Security in Afghanistan is decaying, says US general as forces leave

Afghan security forces on a road in Kabul on Jan 13, 2021. PHOTO: NYTIMES

KABUL (NYTIMES) - The commander of the United States-led mission in Afghanistan warned on Tuesday (June 29) that the country could be on a path to chaotic civil war as American and other international troops prepare to leave in the coming weeks.

His assessment, in a rare news conference at the headquarters of US and Nato command in Kabul, will likely be one of the last publicly delivered by an American four-star general in Afghanistan, where recent events have included a Taleban offensive that has seized around 100 district centres, left dozens of civilians wounded and killed, and displaced thousands more.

"Civil war is certainly a path that can be visualised if it continues on the trajectory it's on," the commander, General Austin S. Miller, told reporters during the news conference. "That should be a concern for the world."

Speaking from a garden adjacent to the circle of flagpoles that once displayed the flags of the 36 countries that contributed to the US-led Nato mission - now reduced to Turkey, Britain and the United States - Gen Miller said the troop withdrawal was reaching a point where he would soon end his command, which began in September 2018, and in turn, say goodbye to Afghanistan.

"From a military standpoint it's going very well," Gen Miller said of the US withdrawal. He did not offer a timeline for when the withdrawal will be complete.

The Taleban, for the most part, have not attacked US or international forces as they have departed, instead focusing the brunt of the violence on the Afghanistan security forces and the civilians caught in the crossfire.

What US forces remain are spread between Kabul and Bagram Air Base, the sprawling base that was once home to thousands of troops and contractors. Bagram is now the final gateway for moving out what troops and equipment remain in the country.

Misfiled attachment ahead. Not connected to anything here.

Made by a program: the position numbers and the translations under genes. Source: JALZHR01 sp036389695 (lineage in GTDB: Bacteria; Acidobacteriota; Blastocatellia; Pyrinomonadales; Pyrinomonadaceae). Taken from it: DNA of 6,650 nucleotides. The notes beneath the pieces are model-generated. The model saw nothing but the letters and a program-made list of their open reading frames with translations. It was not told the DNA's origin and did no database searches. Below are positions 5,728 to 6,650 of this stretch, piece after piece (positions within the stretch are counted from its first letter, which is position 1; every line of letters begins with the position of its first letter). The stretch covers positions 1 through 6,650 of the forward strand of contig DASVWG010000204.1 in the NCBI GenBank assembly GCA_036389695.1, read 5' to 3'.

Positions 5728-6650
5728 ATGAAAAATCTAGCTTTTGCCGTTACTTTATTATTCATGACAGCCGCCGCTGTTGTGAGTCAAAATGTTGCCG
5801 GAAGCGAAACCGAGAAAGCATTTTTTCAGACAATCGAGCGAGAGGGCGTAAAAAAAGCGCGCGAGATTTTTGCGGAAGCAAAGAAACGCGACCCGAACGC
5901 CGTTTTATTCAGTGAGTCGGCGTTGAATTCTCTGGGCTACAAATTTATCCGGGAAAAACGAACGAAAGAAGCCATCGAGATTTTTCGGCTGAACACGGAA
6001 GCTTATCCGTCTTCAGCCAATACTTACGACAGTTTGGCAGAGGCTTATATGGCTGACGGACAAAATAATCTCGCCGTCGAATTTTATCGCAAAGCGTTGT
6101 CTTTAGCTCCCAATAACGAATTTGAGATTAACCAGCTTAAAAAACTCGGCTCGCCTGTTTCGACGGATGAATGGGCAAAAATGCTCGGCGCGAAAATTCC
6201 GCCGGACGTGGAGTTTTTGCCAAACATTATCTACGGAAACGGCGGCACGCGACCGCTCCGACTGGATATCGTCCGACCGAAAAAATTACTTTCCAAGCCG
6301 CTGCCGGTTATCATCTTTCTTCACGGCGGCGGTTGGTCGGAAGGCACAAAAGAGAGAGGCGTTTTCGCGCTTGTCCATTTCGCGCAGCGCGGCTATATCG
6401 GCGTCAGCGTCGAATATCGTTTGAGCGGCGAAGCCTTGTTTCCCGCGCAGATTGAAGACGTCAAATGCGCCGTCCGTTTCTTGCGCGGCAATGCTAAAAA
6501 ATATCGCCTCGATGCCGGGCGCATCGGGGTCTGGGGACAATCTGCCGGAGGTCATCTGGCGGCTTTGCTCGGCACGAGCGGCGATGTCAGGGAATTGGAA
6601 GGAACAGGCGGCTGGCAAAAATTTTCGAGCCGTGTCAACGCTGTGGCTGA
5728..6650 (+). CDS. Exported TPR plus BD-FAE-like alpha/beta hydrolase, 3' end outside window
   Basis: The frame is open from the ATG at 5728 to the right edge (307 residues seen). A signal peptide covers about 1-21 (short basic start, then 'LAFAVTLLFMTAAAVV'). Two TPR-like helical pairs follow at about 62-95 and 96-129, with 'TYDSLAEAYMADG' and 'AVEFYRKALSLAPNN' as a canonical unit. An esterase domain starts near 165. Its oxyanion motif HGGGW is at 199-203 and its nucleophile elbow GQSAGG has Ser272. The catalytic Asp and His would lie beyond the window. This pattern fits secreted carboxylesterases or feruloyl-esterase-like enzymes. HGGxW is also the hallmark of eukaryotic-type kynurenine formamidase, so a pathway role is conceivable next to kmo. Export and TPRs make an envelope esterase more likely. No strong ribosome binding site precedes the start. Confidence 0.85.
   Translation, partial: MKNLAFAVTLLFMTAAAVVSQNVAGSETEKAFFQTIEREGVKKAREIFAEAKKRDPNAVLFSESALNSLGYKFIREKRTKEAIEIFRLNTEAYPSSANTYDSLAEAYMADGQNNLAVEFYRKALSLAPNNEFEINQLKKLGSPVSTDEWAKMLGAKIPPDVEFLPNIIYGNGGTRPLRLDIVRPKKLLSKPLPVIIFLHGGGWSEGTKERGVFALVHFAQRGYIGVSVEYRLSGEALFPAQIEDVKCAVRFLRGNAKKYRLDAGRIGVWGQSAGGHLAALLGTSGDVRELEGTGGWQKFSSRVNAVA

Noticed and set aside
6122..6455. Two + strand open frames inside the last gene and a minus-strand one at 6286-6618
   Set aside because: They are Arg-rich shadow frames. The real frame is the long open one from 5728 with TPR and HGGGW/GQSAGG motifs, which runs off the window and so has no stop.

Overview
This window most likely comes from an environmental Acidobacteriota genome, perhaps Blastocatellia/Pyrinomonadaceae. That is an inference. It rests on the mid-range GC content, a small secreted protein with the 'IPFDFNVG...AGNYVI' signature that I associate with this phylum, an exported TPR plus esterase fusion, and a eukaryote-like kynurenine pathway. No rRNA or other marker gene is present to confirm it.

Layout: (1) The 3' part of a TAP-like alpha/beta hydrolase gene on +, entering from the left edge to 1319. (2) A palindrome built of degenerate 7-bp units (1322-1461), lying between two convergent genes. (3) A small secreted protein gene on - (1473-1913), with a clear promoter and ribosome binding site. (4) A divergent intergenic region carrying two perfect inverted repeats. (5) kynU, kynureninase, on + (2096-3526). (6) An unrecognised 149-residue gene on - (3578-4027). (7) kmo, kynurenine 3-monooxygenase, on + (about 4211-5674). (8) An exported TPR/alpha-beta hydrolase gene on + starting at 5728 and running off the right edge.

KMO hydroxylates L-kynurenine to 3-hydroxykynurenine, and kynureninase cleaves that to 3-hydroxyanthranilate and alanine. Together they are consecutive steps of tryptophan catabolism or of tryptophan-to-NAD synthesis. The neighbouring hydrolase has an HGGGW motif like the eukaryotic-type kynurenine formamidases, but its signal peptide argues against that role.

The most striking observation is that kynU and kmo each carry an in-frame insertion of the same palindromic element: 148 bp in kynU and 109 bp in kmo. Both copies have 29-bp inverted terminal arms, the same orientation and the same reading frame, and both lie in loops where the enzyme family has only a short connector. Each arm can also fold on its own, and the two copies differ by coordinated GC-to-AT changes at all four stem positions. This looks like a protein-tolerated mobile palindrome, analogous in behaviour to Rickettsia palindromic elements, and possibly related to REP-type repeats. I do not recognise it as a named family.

The Nato headquarters, soon to become part of the US Embassy compound, was quiet on Tuesday. The Georgian guards who had manned its perimeter were gone, replaced by US Embassy security. The interior, a web of protective cement barriers, barracks and offices, felt much like an empty home.

Roughly 650 US troops are expected to remain in the country to provide security for diplomats, US officials said last week.

The US military inches closer to the exit, but it is still providing what support it can to the Afghan security forces - flying jets from the aircraft carrier Eisenhower, recently replaced by the Reagan, over Afghanistan to drop airstrikes on Taliban fighters as Afghan security have found themselves under siege.

US airstrikes, targeting groups of Taleban fighters after their recent offensive in the country's north, have drawn outrage from the Taliban but little else as their fighters continue to take territory daily. The insurgent group has taken dozens of districts in past weeks - sometimes through military means and at others by exploiting local divisions along with mediation with local officials.

Afghan forces have managed to retake several districts, but nothing on the scale of their insurgent foes.

"What we're seeing is the rapid loss of district centres," Gen Miller said, adding that he had passed his advice - to pull security forces back to defend key areas such as big cities - on to Afghan leaders.

This domino effect of falling districts has only served to demoralise the Afghan security forces, who have watched their comrades surrender en masse, forfeiting their vehicles and equipment to an increasingly triumphant Taliban. In recent days, the fighting had reached roughly 97km (60 miles) away from Kabul, the country's capital.

To bolster the depleted government forces, militias - some long on the government's payroll - have gained new prominence, a distinct echo of the civil war in the 1990s when warlords and their fiefs of armed men harassed and taxed residents to the point where the Taliban's rise was welcome in broad areas of the country. Both President Ashraf Ghani and his newly appointed defence minister have made comments that seemed to welcome the resurgence of such groups.

The militias' efficacy on the battlefield is questionable, but the government will continue to back their rise because "it will bleed the Taleban by a thousand cuts", said Mr Ibraheem Bahiss, a consultant with International Crisis Group and independent research analyst.

Mr Abdullah Abdullah, the top Afghan official leading continuing peace talks in Qatar, has been oblique about whether he supported the militias, saying in a recent interview only that they need to be in direct coordination with the security services to avoid any fracturing.

Mr Abdullah, along with Mr Ghani, visited Washington last week to meet with President Joe Biden and lawmakers, with their country's future anything but certain.

While military planners and intelligence analysts have long had differing assessments on Afghanistan's prospects, much as they did in the twilight months of the Soviet war in the country, they have come to a consensus that Ghani's government could fall in as little as six months, according to officials briefed on the intelligence work.

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